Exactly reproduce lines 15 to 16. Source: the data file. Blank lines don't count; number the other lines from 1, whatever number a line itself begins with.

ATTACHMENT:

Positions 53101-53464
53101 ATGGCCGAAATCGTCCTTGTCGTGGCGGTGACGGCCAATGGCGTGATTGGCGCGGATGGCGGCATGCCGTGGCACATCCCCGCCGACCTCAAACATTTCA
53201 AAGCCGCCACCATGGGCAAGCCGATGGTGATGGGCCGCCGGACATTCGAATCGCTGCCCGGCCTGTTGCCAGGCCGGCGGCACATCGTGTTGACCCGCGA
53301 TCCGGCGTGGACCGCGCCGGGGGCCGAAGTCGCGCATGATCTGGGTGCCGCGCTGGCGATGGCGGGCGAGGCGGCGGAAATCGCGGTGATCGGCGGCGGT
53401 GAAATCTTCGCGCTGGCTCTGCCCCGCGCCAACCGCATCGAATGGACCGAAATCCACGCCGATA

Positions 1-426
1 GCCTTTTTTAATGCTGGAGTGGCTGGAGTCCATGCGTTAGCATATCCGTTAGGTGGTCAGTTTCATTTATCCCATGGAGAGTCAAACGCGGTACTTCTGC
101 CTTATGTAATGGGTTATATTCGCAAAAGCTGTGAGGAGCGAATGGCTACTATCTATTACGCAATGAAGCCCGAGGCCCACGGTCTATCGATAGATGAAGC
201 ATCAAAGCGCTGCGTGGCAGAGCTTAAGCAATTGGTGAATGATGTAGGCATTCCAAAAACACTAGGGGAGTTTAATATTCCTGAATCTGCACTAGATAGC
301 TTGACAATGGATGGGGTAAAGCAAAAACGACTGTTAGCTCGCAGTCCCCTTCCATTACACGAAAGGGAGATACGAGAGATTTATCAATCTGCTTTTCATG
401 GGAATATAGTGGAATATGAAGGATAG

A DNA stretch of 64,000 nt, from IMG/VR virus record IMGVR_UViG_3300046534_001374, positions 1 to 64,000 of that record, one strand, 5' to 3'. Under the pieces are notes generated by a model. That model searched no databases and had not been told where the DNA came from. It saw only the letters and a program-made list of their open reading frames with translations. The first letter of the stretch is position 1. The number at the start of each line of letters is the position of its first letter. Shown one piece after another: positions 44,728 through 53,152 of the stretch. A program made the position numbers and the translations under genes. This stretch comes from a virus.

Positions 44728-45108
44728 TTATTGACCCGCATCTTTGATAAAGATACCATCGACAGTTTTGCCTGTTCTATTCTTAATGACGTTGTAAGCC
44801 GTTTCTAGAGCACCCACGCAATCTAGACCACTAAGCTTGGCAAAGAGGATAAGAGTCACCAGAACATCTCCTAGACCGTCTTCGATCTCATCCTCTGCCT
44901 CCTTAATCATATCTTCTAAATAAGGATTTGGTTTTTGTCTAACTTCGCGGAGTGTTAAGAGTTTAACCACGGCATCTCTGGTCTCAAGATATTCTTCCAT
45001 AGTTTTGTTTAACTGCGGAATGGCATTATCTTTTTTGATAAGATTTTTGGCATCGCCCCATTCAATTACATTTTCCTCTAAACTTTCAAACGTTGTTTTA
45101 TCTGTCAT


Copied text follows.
44801 GTTTCTAGAGCACCCACGCAATCTAGACCACTAAGCTTGGCAAAGAGGATAAGAGTCACCAGAACATCTCCTAGACCGTCTTCGATCTCATCCTCTGCCT
44901 CCTTAATCATATCTTCTAAATAAGGATTTGGTTTTTGTCTAACTTCGCGGAGTGTTAAGAGTTTAACCACGGCATCTCTGGTCTCAAGATATTCTTCCAT